New Year’s day could have been any day of the year, but January 1 was chosen, except if you are in China were it was February 5 or in Ethiopia where this year (2019) it is September 11. And why January 1st, not February 1st, or July 1st? The answer lies with a Pope back in 1582 a year that skipped 11 days in October going from October 4th one day to October 15th the next. So calendars and dates help us organise ourselves and our societies when they are used by many people, but they are, in many ways, arbitrary. Today can be new year’s day for you if you want it to be; it is the same distance from the same date next year as January 1 is from January 1, so if this helps you start or make a change, go for it.
Lines in the sand like dates can be helpful and harmful; it depends on the importance and the power we give to the line. Years ago, I was in Banda Aceh working with communities after the 2004 Tsunami that destroyed so many lives. At one point, I sat in the office of a large government institutional donor discussing funding to build houses for families who had lost theirs. The frustration in the room was palpable as, according to the policy of the respective government, building houses was considered something done in ‘long-term development’ work, not in humanitarian work and because the humanitarian funding was the only funding available we could not use it to build houses. We both knew this was ridiculous and did not find the operational context but the line had been drawn and could not be moved.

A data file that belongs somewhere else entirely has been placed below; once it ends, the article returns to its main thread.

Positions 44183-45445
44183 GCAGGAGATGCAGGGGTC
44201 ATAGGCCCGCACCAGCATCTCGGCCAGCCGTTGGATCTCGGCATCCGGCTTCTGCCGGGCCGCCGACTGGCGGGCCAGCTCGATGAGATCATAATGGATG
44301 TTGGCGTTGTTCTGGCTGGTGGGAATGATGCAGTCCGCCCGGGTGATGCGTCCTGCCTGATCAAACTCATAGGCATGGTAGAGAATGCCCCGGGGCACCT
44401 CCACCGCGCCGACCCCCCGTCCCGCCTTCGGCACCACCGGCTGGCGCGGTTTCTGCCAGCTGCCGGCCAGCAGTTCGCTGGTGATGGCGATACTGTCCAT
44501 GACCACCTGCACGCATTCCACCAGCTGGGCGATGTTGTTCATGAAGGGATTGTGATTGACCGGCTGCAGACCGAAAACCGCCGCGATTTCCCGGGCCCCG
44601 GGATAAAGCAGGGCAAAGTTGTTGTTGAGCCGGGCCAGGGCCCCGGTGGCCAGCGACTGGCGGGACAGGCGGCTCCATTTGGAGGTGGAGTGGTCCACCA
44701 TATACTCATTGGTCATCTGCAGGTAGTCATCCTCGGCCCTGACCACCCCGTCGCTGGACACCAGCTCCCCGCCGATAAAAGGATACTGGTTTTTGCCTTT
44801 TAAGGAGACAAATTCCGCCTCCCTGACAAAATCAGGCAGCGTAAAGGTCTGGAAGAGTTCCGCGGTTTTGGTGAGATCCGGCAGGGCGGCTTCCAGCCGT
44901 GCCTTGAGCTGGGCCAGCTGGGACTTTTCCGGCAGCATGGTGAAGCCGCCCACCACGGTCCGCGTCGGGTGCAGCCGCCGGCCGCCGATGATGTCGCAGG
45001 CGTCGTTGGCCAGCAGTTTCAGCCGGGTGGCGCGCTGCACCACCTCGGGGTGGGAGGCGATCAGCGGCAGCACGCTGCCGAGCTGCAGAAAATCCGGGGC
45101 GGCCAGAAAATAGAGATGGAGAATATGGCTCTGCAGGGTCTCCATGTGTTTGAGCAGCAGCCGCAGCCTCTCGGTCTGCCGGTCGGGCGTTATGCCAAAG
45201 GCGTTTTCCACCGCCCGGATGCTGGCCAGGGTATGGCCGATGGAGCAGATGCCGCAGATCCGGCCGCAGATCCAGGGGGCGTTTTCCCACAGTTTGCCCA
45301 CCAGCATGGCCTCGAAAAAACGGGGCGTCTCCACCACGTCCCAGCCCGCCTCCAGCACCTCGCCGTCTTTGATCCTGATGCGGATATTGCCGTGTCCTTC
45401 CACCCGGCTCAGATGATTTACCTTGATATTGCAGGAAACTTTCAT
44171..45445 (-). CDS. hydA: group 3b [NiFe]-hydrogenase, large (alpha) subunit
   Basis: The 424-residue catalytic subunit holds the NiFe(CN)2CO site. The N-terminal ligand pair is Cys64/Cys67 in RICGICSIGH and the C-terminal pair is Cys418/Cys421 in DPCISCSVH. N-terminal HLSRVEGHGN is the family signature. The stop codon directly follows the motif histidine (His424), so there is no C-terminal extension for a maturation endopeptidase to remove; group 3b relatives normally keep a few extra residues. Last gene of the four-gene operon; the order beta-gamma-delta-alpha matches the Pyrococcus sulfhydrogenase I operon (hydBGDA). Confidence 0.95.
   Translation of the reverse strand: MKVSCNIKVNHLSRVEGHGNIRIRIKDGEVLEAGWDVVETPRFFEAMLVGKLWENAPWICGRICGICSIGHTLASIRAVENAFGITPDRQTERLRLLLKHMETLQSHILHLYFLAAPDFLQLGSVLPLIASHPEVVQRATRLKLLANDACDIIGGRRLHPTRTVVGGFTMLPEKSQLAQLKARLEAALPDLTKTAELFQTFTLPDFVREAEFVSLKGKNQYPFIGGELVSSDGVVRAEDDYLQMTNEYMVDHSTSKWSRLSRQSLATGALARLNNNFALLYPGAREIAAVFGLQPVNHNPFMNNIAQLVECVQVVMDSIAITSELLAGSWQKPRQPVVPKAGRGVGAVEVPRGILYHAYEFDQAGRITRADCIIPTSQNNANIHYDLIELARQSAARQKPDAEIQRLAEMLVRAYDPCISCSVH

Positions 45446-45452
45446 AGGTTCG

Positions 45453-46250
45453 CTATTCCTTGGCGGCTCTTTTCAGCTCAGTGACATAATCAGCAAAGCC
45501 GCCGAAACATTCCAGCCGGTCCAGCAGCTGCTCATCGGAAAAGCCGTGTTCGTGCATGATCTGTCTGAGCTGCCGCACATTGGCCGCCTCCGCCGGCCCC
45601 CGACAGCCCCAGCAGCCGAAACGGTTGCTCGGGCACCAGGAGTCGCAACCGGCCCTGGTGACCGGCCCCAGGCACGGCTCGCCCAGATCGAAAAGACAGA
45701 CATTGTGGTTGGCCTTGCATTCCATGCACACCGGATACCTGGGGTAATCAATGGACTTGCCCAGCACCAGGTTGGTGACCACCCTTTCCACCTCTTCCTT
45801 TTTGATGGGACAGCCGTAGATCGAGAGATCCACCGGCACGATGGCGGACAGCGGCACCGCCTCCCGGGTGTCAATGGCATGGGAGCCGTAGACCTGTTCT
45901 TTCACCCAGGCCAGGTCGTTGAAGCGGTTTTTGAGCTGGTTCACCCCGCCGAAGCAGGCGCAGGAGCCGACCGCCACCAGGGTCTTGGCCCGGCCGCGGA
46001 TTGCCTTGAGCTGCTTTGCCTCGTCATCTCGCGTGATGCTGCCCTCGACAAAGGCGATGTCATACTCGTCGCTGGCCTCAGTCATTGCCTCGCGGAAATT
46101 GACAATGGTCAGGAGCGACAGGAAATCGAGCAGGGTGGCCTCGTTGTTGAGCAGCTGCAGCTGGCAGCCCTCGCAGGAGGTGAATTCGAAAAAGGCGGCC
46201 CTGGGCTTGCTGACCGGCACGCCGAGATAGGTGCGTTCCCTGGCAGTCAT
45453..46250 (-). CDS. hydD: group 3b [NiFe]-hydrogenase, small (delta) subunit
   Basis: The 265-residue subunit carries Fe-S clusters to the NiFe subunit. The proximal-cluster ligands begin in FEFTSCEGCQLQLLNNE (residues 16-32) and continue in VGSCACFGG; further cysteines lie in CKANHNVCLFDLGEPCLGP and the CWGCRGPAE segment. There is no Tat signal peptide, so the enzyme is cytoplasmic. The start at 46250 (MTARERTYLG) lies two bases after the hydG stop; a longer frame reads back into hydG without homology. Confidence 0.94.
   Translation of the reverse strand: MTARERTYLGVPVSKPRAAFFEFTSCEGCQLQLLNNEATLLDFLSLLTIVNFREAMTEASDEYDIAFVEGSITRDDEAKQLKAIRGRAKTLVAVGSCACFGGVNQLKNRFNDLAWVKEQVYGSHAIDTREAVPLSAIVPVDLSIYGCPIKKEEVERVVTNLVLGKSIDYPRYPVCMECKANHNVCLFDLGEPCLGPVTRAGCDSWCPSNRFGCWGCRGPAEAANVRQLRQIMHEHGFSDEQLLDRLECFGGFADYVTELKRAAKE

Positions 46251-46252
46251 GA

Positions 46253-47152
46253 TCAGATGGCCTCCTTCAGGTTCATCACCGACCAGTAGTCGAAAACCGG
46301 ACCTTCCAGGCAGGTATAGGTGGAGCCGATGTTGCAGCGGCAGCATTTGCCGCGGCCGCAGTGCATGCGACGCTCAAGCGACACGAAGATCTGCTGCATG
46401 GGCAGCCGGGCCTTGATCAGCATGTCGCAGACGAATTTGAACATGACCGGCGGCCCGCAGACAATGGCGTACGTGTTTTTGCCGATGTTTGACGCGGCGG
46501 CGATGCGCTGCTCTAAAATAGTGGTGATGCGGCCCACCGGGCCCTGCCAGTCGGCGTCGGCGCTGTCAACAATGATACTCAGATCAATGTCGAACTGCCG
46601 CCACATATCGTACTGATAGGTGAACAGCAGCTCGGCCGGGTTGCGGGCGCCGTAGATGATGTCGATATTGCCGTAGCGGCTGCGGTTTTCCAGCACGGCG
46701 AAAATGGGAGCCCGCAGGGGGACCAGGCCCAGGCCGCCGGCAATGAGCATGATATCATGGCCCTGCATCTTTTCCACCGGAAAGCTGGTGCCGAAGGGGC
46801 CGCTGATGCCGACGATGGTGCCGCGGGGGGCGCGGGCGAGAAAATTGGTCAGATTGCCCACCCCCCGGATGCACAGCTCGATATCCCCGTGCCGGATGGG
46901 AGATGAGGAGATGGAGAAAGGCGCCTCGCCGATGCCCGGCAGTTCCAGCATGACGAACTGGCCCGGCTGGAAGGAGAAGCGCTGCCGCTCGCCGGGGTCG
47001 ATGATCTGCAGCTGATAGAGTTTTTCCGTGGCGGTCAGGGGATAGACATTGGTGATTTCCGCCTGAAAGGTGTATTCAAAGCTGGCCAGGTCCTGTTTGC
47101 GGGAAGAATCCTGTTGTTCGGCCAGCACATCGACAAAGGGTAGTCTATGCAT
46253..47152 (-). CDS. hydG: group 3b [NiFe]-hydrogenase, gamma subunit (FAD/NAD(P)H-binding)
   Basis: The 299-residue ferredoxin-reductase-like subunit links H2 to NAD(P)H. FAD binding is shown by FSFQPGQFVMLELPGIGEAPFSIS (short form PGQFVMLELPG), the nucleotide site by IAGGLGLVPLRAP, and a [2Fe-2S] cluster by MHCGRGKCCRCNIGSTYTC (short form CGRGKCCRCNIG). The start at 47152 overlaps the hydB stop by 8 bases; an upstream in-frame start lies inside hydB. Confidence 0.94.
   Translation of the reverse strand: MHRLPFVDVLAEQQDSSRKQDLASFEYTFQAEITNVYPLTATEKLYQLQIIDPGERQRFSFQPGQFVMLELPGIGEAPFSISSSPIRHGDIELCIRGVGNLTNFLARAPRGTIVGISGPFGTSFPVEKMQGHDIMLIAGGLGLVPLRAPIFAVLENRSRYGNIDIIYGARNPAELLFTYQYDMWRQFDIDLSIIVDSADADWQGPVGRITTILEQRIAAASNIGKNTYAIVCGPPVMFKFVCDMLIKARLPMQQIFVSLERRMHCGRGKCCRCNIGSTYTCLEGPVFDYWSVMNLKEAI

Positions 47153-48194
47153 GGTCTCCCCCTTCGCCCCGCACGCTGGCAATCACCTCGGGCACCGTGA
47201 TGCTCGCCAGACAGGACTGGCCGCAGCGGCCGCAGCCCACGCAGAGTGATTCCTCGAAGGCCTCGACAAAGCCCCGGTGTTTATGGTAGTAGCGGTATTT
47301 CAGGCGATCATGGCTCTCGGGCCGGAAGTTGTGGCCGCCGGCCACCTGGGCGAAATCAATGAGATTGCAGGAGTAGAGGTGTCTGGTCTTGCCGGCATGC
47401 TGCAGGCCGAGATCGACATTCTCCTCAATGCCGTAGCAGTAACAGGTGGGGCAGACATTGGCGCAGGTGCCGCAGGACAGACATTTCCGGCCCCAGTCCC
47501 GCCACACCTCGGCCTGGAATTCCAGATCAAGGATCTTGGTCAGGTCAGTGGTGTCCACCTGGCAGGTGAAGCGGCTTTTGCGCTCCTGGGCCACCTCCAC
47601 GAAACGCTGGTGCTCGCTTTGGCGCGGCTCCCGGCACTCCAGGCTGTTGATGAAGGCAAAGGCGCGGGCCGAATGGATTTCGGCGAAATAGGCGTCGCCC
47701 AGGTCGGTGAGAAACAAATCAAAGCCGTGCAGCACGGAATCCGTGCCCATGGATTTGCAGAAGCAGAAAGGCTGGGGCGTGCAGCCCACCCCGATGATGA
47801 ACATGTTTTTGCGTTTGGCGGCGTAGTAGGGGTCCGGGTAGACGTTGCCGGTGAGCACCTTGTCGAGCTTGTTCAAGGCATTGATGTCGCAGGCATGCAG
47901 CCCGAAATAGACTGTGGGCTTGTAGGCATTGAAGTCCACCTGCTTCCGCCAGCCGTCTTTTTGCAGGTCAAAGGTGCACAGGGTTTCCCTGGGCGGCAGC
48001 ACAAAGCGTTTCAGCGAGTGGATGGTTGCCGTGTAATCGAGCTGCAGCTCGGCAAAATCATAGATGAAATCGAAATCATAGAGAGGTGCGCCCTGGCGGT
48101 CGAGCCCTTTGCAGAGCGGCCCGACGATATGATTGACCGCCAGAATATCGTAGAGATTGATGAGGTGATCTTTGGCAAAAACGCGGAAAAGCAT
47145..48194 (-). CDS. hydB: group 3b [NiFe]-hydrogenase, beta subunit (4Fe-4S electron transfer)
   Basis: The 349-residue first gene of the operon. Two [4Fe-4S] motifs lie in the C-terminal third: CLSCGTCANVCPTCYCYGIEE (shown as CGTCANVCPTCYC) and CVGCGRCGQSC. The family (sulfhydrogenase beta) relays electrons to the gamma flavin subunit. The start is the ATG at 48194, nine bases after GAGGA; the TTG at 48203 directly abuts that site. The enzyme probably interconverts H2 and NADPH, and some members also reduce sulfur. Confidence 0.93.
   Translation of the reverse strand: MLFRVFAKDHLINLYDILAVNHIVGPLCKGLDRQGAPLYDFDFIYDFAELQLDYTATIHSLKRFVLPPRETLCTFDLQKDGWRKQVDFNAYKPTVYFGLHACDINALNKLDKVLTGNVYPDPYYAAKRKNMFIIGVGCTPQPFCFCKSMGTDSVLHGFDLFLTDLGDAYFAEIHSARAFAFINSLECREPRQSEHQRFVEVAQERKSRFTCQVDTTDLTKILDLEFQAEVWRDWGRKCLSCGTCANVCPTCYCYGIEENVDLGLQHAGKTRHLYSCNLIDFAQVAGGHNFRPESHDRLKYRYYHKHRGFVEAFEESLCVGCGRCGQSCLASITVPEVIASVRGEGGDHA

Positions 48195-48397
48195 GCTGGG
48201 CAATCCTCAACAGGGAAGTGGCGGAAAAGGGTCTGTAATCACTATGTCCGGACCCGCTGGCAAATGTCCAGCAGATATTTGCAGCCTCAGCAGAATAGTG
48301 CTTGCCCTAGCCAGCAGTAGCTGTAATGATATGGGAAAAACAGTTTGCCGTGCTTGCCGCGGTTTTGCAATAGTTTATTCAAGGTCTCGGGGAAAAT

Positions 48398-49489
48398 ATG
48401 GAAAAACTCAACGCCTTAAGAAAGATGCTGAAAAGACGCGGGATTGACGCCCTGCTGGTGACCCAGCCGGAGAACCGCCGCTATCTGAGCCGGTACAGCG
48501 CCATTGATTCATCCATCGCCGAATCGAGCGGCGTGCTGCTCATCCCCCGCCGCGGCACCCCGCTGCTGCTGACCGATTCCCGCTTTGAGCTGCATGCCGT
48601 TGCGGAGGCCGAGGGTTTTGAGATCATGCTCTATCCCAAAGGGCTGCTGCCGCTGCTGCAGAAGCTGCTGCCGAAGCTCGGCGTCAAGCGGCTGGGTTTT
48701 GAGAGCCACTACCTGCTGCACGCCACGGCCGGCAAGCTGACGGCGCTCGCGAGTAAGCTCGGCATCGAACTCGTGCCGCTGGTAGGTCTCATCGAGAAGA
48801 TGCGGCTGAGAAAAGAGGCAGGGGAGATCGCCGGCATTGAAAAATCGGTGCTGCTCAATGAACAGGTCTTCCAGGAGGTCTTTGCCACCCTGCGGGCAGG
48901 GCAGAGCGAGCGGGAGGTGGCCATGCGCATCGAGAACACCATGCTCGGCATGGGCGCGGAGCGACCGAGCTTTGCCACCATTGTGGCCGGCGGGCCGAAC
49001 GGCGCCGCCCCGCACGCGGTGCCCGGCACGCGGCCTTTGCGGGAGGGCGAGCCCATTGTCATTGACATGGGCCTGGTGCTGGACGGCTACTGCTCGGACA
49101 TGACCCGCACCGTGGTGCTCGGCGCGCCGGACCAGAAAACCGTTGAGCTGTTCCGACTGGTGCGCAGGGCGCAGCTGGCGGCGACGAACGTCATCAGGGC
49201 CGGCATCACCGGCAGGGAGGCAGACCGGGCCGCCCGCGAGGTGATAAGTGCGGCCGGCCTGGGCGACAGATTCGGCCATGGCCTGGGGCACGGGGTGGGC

Sometimes though, we agonise over where to put the line, where does red become orange or blue, green or when does someone move from surviving to thriving. Sometimes this agonising stops us from moving forward; it is another way of hiding. When you catch yourself or your team doing this, grab a pencil, put a line somewhere, anywhere and start moving. The line can be moved later (it’s in pencil) but you’ll know if this is needed by doing not by theorising.